Looking as impressively assured, spirited and vibrant as for Wednesday evening's opening of its current Lisner Auditorium series, the Washington Ballet last night introduced a second, notably attractive program, this one containing the work of three choreographers -- Choo San Goh, Gray Veredon and John Meehan. Goh is, of course, the gifted resident choreographer whose creative outpouring over the past half dozen years has advanced the troupe into the front ranks of the nation's regional companies. As last night's fare demonstrated, though, the Washington Ballet also has managed to acquire some other quite viable contemporary repertory -- that this is no easy task is proven by the often fruitless search of comparable troupes elsewhere. The ballets by the Australian-born Meehan, formerly a principal dancer with American Ballet Theatre, and by New Zealander Veredon, are not earth-shaking in any respect. But they both do exhibit a unity of style, a command of the ballet "language," and an expressive impact that are in notoriously short supply.
Meehan's "Echoes" was made expressly for the Washington Ballet, and last night it was performed by the six dancers who are the current leading lights of the troupe -- Alejandra Bronfman, Amanda McKerrow, Janet Shibata, Brian Jameson, Simon Dow and John Goding. One of the prime merits of the piece is the way it shows off the individual and collective qualities of this fine sextet. The ballet is intended as a tribute to Michel Fokine, and to his "Les Sylphides" in particular; the music, a set of piano variations on Chopin's A Major Prelude, is one allusion to the model, and various poses, configurations and the wistfully romantic atmosphere constitute others. There's nothing particularly original about the choreography, which takes its cues not only from Fokine but from Jerome Robbins' piano ballets, but it has skill, taste and a delicate charm. The piece generally gets stronger as it goes along; the high point, perhaps, is a lovely lyrical variation in which Dow appears to be repeatedly preventing McKerrow's flying escapes -- an echo of "La Sylphide."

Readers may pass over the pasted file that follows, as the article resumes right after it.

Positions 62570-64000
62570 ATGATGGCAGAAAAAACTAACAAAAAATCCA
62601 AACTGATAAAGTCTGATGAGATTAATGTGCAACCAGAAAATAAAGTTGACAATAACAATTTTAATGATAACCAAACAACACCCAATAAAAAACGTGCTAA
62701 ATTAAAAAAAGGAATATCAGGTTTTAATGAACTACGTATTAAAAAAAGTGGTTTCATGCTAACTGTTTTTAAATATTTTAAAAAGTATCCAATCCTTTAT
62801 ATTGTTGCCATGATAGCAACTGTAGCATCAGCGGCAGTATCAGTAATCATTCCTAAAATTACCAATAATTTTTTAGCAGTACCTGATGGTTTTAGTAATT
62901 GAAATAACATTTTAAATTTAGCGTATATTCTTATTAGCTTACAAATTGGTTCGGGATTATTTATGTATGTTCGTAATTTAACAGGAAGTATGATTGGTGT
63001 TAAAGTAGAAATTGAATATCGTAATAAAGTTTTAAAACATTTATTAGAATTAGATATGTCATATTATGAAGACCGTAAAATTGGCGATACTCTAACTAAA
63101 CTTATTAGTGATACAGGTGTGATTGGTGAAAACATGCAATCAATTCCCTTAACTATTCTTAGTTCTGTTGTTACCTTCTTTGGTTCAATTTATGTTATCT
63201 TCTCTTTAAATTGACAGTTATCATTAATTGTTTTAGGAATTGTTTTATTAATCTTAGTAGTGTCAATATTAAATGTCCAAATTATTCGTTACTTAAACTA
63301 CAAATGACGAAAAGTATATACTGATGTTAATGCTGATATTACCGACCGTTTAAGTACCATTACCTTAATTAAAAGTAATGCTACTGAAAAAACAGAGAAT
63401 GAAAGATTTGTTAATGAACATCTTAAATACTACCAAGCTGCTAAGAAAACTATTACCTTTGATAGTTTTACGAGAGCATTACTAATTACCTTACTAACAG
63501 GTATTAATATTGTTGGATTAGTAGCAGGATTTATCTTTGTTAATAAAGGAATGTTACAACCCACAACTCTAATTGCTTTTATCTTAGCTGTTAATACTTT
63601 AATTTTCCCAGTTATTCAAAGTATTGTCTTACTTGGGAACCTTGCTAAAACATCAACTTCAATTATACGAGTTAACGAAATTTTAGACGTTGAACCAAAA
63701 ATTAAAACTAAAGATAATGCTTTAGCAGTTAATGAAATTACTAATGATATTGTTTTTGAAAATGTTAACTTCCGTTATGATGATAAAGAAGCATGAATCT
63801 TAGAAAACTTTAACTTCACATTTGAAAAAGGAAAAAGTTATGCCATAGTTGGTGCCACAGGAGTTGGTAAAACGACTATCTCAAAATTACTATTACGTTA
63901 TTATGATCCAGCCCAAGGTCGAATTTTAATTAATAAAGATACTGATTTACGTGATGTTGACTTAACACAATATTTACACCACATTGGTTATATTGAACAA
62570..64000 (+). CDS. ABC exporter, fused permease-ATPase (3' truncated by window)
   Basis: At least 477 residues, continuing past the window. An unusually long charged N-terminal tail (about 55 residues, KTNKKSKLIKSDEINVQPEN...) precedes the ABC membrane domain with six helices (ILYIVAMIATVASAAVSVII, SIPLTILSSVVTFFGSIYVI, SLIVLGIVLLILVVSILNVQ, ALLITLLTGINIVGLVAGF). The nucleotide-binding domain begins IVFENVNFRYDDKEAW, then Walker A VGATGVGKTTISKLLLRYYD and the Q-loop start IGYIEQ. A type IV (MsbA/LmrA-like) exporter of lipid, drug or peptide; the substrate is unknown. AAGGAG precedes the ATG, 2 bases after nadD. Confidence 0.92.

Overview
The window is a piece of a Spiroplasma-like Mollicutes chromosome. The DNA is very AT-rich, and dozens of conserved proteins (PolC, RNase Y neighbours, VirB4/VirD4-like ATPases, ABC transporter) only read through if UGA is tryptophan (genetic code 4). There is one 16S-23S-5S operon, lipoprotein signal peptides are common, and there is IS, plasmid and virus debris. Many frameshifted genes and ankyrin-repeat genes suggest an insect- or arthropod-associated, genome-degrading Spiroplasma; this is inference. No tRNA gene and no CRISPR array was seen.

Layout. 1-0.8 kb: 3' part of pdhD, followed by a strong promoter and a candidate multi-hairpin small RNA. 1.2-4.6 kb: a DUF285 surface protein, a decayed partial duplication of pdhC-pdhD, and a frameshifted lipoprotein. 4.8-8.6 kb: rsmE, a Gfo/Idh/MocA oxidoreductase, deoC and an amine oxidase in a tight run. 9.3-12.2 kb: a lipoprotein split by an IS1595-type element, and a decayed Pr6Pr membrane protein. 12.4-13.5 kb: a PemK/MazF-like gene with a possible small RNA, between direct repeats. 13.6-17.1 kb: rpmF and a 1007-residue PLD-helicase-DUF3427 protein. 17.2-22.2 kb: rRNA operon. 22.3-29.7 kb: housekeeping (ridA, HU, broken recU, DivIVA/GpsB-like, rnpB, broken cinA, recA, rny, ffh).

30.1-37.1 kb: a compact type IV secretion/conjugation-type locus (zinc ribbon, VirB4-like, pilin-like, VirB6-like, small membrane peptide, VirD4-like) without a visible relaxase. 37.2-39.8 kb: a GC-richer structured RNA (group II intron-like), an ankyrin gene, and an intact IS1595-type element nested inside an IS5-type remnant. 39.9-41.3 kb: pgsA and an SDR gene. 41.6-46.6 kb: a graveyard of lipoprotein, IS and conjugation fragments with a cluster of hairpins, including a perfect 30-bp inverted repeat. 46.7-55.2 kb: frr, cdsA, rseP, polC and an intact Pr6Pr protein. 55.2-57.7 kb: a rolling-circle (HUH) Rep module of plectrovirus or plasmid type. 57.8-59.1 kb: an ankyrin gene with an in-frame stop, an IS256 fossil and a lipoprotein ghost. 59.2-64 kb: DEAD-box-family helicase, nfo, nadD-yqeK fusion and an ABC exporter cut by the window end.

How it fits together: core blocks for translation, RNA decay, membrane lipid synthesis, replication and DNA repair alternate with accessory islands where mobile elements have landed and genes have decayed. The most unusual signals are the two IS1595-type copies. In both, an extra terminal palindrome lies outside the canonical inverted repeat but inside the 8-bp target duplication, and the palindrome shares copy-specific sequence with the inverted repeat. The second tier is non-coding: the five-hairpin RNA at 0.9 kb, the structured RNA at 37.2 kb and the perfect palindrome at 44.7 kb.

Like the Meehan, Veredon's "Pelleas and Melisande" has not much claim to originality, owing much in the way of style and dramaturgy to John Cranko, for one. But the ballet lays out its tale of tragic love and jealousy with exceptional clarity and focus, and the sharply defined characterizations of the four soloists testify to Veredon's genuine abilities. McKerrow was the affectingly fragile Melisande last night; Brian Jameson's guileless, ardent Pelleas and John Goding's darkly tortured Goland were also admirable, as was Julie Miles' aptly forbidding Geneve.
Goh's "Birds of Paradise" received a taut, highly charged performance from an ensemble led by Shibata, Dow, Miles and Goding. For all its typical scintillating invention, however, the ballet -- on this occasion, at least -- seemed more an affair of surface than substance.